I fear calling my mom because I know what she will tell me, and I know it is nothing I will want to hear.  I know who she voted for, and I could not be more disappointed in her.  She taught me growing up that we needed to fight for what is right and be the voice for those without one.  She taught me about being a woman in a man’s world and how to change the status quo.  She taught me that in the end, we only have each other, and we need to live each day filled with kindness and acceptance.  Her vote, however, is a vote for the complete opposite.  I know that my mom believes in a more equal society -- or at least, I hope she does, yet factors like the economy were enough to sway her opinion and her vote.

 

I worry for my LGBT+ friends.  Some of the most important people in my life are apart of this community.  I remember calling one of my best friends when I was in Paris with tears streaming down my face, to congratulate him on marriage equality.  Will my LGBT+ friends lose everything their community has fought tirelessly for, not just in the last eight years, but far, far before?  Will one of the biggest communities advocating love and equality be squashed because of our country’s leaders false, radical religious beliefs?

 

It doesn’t just end there.  We need to help our Black and Latinx sisters and brothers.  There is no way to justify the words and actions that have been placed against these communities.  How do we just sit back as marginalized groups are being tormented and impacted by systemic racism?  I cannot say I know what their struggles must be like, but I can offer my endless support.  I can empathize with them.  I will hear their stories.  I will fight for them.

 

How am I supposed to face my Trump-supporting friends?  I wonder if they think less of me.  What notion does this set for our relationships?  How do I justify to myself that they are probably still "good" people if they voted for and supported someone who spews hate?  This is an internal struggle I will have to fight the next four years.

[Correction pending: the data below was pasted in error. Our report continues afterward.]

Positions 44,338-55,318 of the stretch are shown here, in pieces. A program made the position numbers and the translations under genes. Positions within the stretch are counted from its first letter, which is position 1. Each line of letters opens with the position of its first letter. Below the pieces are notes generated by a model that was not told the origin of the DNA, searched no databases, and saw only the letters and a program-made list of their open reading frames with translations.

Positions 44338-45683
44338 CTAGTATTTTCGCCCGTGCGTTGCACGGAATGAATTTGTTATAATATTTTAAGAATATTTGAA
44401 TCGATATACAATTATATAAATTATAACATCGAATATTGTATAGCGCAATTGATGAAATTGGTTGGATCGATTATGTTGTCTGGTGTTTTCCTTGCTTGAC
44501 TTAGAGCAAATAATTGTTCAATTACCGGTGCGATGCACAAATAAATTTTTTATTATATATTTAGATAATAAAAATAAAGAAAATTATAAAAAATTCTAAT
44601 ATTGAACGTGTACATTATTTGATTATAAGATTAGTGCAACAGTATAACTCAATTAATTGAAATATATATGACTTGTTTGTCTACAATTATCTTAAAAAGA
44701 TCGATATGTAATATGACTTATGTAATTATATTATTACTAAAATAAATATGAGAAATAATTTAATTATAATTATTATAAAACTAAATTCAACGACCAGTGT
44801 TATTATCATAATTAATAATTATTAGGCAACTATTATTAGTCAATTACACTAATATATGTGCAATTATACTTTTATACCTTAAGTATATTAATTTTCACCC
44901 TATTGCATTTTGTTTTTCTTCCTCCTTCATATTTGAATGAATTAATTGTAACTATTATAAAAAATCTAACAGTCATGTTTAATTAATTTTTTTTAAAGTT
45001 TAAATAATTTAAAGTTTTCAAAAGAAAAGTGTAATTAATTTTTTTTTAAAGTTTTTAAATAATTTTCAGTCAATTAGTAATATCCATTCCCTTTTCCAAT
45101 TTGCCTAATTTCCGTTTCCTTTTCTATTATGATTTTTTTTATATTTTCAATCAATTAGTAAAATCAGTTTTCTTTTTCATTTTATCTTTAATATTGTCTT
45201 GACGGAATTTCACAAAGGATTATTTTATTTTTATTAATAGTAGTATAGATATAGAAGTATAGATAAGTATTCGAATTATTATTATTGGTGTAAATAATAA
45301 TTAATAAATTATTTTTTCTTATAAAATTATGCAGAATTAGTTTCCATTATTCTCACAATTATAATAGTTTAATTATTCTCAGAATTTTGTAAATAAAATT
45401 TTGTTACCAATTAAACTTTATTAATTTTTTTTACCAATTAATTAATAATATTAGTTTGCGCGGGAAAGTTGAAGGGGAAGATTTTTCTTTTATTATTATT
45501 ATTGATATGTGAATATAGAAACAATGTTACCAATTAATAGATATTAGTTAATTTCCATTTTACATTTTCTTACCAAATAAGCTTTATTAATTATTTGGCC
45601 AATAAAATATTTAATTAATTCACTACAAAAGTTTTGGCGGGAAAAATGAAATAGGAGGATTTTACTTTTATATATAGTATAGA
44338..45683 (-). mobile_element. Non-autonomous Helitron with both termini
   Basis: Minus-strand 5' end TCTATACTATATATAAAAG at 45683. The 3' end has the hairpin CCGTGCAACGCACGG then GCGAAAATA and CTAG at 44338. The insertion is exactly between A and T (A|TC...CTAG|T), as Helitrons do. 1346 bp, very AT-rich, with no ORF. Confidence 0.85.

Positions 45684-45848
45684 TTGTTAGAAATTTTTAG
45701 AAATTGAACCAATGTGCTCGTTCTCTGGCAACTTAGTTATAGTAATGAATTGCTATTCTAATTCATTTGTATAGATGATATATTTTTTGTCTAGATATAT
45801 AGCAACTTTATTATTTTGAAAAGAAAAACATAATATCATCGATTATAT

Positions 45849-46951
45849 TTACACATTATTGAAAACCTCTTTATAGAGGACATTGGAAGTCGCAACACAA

While the results of the election are straight-up shitty, we have to come together.  I worry what is going to happen with a red House, red Senate and red White House.  I worry that we will make no progress.  I worry we will be laughed at by every other nation.  I worry what will happen when I go to Thanksgiving dinner in a few weeks.  I worry people will feel defeated.  I worry people won’t want to fight back.  However, now more than ever, we need to do something.

 

We need to set a new tone for America.  A tone  that will no longer tolerate hate.  Only by coming together to tackle bigotry, misogyny, homophobia, Islamophobia, xenophobia, etc., can we make a change.  This is more than emails.  This is more than “female issues.”

 

A lot is running through my mind.  I want to scream, cry, fight, and vomit all at the same time.  I watched my friends’ eyes fill with tears last night.  This is not the America we need.  This is not the America we deserve.  We should not be living in fear.  

 

If you weren’t feeling fired up this morning, I have no words for you.  Sitting back and not helping to make a better America will disrupt our nation even further.

 

I’ll just sum this all up with one of my favorite quotes — “If you have revolutionary potential, then you have a moral obligation to make the world a better place.”  I want to hug all of my friends, look them in the eye, tell them how much they matter and that we are going to fight to make sure we don’t lose everything we have fought for.